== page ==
First of all, rest is equally as important for your health as any sort of exercising. Micro tears and general fatigue in your muscles that results from training need time to heal in order to build strength and prevent injury. Muscles need rest to recover and repair, but how much depends on the work that you did, and what your goals are.
Overall, engaging in some sort of physical activity every day will lead to a healthier and more balanced lifestyle. What that doesn’t mean is that you should workout your biceps and triceps seven days a week and call that good. Again, your muscles need time to recover. Rotating your workouts from lifting to cardio to flexibility etc. will allow your body to rest and recover while still allowing it to continue to build strength and get into better shape. If you are focusing on strength training, make sure you rotate the muscle groups that you are training on a daily basis; legs and core one day, chest and back the next, shoulders and arms, or however you want to split it just don’t overwork the same group. Incorporating different types of training will “confuse” the body, which results in more muscle activation, burning more calories, and more strength gain.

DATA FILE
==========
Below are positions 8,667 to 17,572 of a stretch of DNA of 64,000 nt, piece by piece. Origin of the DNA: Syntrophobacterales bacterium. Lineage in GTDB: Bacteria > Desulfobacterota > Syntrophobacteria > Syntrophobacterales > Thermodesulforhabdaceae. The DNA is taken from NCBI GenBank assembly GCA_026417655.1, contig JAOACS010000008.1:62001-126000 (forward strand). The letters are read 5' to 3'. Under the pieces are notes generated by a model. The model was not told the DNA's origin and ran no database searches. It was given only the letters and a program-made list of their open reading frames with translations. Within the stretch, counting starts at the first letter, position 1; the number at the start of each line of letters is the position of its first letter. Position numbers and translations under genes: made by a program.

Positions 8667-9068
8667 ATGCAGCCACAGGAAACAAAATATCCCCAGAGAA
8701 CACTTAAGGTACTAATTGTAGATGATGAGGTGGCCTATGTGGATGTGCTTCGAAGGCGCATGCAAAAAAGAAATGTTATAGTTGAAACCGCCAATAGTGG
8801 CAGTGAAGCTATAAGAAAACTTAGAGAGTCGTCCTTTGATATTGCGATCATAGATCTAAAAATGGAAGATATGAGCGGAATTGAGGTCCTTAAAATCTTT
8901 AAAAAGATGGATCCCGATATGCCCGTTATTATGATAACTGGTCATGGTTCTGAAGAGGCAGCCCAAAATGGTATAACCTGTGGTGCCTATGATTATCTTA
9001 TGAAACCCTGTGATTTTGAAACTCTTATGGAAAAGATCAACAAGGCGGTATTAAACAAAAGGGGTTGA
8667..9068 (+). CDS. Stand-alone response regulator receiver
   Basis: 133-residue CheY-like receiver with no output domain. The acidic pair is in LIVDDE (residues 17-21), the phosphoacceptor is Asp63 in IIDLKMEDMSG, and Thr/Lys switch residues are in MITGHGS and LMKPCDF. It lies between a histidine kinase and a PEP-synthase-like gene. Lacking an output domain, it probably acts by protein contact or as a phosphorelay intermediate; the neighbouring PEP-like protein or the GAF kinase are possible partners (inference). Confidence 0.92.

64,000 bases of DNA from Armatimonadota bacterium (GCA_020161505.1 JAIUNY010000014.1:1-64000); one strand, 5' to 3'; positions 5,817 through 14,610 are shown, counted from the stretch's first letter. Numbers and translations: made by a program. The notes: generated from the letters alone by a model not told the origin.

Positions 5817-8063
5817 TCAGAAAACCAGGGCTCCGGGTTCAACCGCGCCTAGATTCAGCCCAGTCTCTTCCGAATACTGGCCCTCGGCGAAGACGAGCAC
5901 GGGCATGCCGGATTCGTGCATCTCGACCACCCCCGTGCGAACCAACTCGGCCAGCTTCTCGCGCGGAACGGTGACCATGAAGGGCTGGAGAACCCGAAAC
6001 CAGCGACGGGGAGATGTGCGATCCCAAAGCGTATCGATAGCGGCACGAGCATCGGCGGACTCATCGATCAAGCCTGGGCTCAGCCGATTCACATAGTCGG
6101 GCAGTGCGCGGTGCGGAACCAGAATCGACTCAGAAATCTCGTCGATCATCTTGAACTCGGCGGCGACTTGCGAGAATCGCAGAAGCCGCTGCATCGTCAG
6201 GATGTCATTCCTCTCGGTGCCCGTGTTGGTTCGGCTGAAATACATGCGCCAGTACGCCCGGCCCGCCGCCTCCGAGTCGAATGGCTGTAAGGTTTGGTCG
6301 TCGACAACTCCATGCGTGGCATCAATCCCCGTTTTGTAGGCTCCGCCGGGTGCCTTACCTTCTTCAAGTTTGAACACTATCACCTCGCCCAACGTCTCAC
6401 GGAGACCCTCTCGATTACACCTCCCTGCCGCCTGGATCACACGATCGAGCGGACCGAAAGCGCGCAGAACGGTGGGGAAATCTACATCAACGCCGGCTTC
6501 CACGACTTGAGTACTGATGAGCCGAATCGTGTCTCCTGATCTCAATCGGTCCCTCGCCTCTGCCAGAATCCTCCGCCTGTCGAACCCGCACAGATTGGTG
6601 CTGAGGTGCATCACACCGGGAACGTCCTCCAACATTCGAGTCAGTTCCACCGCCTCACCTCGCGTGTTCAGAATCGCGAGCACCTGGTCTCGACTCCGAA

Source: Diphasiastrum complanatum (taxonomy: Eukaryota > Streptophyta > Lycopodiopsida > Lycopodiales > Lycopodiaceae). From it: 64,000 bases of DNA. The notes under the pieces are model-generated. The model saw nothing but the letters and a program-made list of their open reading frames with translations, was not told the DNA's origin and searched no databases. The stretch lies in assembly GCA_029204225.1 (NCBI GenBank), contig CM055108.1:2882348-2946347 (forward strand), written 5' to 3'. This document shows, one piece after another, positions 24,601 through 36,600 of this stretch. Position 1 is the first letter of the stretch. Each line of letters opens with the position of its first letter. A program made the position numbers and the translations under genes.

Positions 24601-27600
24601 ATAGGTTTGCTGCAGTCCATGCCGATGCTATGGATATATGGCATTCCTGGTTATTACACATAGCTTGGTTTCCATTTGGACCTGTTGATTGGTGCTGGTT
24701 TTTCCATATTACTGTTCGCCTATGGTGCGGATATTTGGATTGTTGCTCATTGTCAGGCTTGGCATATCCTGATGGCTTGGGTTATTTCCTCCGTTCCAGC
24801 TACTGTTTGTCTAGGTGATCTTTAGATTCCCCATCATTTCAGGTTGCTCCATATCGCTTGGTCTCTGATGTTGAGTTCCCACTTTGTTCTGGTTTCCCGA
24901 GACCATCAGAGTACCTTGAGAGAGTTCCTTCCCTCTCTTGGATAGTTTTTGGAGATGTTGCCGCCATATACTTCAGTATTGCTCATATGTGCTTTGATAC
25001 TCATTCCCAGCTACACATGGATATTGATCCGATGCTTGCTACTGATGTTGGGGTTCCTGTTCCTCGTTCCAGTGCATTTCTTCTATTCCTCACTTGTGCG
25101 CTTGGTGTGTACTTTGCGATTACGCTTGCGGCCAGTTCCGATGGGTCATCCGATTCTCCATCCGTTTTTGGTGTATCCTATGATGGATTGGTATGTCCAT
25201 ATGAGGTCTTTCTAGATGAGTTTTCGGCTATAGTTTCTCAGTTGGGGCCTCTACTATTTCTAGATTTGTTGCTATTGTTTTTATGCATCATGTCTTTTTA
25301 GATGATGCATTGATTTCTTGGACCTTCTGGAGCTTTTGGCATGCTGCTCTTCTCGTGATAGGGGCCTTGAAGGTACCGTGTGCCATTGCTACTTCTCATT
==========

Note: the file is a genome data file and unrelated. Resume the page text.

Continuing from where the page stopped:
During your actual workouts, rest is very important as well. Yet again though, depending on what your goals are and what training you are actually engaging in that rest can look very different. The main goal of rest during a workout is to replenish energy and lower the heart rate. For cardio workouts lowering the heart rate usually isn’t what you want, so keep your rest intervals short to burn the most calories. With weight training, a good rule of thumb is the higher the load the longer the rest interval. So if you are purely looking for strength building you can take longer rest periods, if you are working on muscle endurance then shorten the time between sets.
Lastly, and most importantly, if you have an injury or feel pain the best plan is to rest it and if it does not improve, talk to a professional about your options!